Beyond the fact its a Fairlady Z, it will have suffered through all the wear and problems every other Z car and old car of this era.  Condition of engine, drive train, floors, pans, rails, and the rest of the body all play in to the question of what it could be worth.  Based on the side picture, there appears to be a build up of dirt on the passenger side rocker panel.  Under that could be more dirt but no metal.  Without pics of anything else and no mention of the rest of the car, its hard to give any numbers but I will take a stab at it.

    To answer your questions, what is it worth today and what could it be worth restored?  Based on the few pictures and your description as of today, I think its worth $7K.  I am sure some people reading this may feel that is offensive but that number is based on everything presented as of today.  To get a true value of anything is to know what you truly have.  Clean the car out, take lots of pictures, note anything that is interesting or odd, take an inventory of everything you have including any paper work, and post it up here.  Does it run and if not can you at least turn the engine over by hand?  How do things look under the valve cover?  Once we see more, myself and others will chime in with our thoughts and you could easily see estimates of $10K, $15K, or more.  

    Value once restored.  You can check finished sale results from BAT, eBay, Hemmings, Mecum, etc.  You will find that grade A restored series-1 Z cars sell for between $25K - $60K (The $60K example was recently sold at auction in Hungry)  Its unclear what impact the LHD conversion will have on a Fairlady Z but it will not bring as much as a RHD Fairlady Z.  That said, a grade A nut and bolt restoration should bring $30K - $50K in the right venue.  Based on what you are starting with, that restoration could cost $30K - $50K.

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    29 minutes ago, Hardway said:

    A lot of value for a vehicle is tied to what you can prove about its history and provenance.  If you have proof this car was raced by the factory, that will certainly add a lot of value, especially if it won anything.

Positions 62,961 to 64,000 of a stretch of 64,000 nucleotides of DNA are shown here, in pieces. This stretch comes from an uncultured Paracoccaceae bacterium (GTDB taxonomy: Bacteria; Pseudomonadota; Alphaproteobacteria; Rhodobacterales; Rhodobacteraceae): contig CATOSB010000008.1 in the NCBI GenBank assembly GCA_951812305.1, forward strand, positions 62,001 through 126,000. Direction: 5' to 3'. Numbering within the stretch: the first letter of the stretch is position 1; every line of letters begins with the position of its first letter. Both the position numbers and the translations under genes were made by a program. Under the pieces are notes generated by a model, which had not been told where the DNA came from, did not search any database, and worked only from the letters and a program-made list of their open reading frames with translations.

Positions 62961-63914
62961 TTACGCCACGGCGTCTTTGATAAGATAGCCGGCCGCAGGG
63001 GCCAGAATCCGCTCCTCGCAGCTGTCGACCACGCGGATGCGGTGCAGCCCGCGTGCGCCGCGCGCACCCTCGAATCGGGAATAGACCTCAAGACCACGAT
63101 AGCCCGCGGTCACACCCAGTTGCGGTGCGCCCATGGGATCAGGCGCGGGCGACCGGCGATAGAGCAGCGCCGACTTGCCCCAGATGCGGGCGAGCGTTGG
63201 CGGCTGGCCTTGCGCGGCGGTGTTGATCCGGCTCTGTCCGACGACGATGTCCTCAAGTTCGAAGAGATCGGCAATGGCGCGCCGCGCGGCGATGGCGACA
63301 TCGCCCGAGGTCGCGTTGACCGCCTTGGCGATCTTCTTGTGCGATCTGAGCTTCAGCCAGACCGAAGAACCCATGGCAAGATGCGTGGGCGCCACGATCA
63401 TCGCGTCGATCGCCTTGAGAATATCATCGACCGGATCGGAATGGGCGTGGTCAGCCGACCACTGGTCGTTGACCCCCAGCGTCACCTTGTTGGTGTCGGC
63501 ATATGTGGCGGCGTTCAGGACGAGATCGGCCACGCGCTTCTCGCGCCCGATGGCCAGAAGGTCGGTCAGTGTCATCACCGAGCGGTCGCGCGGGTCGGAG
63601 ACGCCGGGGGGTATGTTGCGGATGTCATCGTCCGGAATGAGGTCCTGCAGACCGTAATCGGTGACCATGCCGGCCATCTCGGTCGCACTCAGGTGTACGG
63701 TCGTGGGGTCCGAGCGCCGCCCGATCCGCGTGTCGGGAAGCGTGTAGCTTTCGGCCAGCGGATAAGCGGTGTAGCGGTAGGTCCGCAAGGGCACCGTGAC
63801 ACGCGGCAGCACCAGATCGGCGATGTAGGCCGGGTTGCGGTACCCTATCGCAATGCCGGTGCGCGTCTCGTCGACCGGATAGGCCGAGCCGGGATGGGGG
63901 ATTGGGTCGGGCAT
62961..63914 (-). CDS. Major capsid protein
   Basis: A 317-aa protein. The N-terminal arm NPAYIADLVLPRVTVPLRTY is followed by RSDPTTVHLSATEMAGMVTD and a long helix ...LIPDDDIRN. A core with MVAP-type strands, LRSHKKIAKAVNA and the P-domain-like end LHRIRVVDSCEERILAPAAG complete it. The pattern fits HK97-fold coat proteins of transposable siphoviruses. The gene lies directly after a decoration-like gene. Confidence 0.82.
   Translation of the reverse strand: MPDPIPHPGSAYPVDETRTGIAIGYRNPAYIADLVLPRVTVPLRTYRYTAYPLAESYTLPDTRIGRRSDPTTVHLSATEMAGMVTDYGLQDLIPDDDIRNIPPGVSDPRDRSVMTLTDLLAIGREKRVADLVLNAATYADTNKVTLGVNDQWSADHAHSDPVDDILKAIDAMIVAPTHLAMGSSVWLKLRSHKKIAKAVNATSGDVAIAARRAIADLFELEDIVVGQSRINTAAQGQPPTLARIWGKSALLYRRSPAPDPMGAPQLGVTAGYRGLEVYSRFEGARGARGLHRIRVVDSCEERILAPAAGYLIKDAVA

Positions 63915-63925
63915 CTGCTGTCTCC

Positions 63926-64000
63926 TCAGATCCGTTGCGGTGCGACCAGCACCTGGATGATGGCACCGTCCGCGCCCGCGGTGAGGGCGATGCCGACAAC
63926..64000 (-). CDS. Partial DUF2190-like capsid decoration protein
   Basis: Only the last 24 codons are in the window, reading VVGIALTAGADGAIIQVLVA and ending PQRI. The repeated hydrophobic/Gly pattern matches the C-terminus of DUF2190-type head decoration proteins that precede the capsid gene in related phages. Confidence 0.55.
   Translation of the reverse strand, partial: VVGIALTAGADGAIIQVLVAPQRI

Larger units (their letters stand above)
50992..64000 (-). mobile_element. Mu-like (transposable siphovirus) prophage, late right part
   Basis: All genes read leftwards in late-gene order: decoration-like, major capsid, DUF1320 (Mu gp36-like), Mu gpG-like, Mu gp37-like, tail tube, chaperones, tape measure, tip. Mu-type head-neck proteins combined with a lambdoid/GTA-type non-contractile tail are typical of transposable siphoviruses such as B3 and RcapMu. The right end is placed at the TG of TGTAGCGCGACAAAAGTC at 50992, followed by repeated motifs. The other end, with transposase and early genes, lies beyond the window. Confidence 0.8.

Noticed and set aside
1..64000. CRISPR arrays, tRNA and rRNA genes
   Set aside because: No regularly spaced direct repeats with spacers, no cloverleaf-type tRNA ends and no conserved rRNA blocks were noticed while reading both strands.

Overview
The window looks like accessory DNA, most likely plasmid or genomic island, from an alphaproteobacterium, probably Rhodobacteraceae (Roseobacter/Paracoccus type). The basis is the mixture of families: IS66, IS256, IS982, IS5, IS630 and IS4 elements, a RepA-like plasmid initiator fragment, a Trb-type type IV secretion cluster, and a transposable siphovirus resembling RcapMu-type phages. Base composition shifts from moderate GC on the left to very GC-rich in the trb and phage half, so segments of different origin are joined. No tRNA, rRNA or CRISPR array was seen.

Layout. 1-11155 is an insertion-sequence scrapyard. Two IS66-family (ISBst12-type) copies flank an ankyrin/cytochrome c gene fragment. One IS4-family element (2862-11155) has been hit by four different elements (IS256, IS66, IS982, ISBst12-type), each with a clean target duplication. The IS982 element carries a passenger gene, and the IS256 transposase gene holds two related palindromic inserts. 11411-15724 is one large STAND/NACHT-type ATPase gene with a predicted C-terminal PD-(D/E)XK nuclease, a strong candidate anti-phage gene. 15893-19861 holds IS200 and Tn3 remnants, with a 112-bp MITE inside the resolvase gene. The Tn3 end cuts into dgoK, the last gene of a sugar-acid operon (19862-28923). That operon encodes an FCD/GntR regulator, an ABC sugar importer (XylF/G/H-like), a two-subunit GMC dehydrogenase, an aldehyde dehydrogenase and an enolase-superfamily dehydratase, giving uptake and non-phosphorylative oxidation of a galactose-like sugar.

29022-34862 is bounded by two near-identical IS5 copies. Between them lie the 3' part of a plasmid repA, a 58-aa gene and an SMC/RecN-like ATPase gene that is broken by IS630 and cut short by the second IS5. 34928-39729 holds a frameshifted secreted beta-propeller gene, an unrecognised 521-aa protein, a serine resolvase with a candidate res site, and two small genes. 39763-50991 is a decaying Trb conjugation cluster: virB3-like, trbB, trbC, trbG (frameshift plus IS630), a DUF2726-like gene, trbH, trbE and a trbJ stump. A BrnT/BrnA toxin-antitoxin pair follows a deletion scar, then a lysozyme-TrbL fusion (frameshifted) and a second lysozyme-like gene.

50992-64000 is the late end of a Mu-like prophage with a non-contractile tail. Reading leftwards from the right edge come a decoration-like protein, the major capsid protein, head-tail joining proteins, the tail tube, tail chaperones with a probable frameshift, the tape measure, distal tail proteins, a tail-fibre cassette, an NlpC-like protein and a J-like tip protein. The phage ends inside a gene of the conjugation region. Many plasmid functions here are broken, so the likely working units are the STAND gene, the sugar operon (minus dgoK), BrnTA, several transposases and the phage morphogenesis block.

Again, if you can prove its racing history, there may be a case for restoring it to race specs.

    Whoa there! Who said it was raced "by the factory"...?

    It would be news to Nissan, since they never took the 2-litre L-gata engined cars racing or rallying. They had the 432, 432-R, HS30 and HLS30 for that...

    I honestly don't see anything about this car that would suggest it was a proper race car in period. Wannabe street racer maybe, but more likely a typical Japanese street custom of the period.

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    Personally, I never said raced by the factory. I said it was raced in Japan. The previous owner, of 30+ years knew the history of this car pretty well. He was also told by other well known people in the Z community they knew the car and raced against it, both abroad and in the states. I'm only going on what I was told, but he was President of his local Z club and I see no reason for story fabrication. I'm beginning to agree with the consensus to leave the car as a LHD now as it does seem quite complex and pricey to convert back. What I was told was that Nissan converted it over for the GI that owned it before shipping to the states. 

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    Shouldn't the wheels be on the other side?  The impression of movement and sped would be greater.  Looks like they're scooping air as they are.  Pretty sporty looking though.

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    1 hour ago, carnutatthebeach said:

    The previous owner, of 30+ years knew the history of this car pretty well. He was also told by other well known people in the Z community they knew the car and raced against it, both abroad and in the states. I'm only going on what I was told, but he was President of his local Z club and I see no reason for story fabrication.